Short Squeeze


A short squeeze is a rapid increase in the price of a stock that occurs when there is a lack of supply and an excess of demand for the stock.

Short Squeeze

By definition, a short squeeze is the position in the stock prices that prompts an increase which in return accelerates buying of stocks amongst short sellers. To close short positions, the short sellers buy stocks which reduce or eliminate their losses. This leads to a further increase in the prices of the stock, which invites a larger number of short sellers to save their positions.

Short Squeeze: How does it work?

The expected fall in the prices of the stock leads to a short sale of the stocks in the market. The investor basically borrows stocks/shares of a particular company from a legal broker. The shares are then sold at the market price rate. The investor does this in the hope of buying back the shares at a much declined rate in the long-term. Therefore, unlike the traditional classic buy first/then sell method, the investor sells high and buys at a lower price.

Short squeeze would occur when the stocks do not decline as predicted.

An Example:

Company ABC sells stock at $50. The price goes up to $55 instead of going down. It keeps on going higher. As an investor who shorted the stocks, this is bad news for you. Now you need to now cover your position, as well as eliminate the losses. Therefore, you buy Company ABC’s stocks and like you, many others do the same, thus increasing the buying pressure on the stock. This leads to increase in the already increased price.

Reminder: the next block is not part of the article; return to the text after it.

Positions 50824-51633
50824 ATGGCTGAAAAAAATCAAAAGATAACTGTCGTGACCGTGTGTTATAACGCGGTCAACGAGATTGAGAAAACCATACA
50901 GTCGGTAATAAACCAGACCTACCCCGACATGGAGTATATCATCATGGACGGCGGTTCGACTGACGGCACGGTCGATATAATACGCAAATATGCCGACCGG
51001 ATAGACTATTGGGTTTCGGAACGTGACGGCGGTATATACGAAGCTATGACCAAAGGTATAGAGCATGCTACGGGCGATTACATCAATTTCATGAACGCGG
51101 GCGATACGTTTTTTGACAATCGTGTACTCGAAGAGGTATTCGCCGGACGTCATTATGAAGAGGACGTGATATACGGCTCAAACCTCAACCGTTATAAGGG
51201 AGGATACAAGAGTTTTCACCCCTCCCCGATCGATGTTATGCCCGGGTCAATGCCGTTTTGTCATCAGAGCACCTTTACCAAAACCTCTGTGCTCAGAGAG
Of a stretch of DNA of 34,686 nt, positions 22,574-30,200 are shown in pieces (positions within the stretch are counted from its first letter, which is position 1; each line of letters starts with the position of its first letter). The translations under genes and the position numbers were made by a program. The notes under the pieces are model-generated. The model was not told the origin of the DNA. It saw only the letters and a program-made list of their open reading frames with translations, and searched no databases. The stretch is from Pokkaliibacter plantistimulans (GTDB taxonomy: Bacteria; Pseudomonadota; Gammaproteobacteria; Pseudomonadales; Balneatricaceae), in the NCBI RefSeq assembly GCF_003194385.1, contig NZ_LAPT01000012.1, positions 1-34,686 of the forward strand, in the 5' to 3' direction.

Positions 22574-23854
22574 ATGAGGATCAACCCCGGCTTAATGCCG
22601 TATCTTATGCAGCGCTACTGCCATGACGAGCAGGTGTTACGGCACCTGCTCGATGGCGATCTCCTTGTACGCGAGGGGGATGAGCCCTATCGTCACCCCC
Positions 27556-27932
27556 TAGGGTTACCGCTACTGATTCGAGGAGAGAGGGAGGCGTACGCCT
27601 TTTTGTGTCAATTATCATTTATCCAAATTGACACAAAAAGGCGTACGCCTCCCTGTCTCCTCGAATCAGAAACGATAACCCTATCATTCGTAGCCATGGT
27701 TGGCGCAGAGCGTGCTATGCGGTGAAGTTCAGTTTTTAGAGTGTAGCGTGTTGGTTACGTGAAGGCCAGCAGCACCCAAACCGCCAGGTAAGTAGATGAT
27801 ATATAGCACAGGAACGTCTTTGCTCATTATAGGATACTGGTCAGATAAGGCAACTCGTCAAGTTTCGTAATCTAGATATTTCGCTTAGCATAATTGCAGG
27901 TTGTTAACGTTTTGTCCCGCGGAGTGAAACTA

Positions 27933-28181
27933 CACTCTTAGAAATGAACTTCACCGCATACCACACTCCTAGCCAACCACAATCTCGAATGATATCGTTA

Short squeeze: Why does it matter?

It has been deemed as a smart way by finance advisors and professionals to hedge a portfolio enjoy the declined market and exploit the knowledge of a certain stock. At the same time, it is an uncertain investment.

The concept of short squeeze is popular in small-cap stocks; however, they can occur in any stock. To take advantage of the short squeeze, the short term traders should enter the selling market if there are enough buyers. Furthermore, there is no guarantee that the stock will trade at higher, or move at lower. In an absolute market, the investor would want to trade in the direction of the (at the time) trend.

Further Reading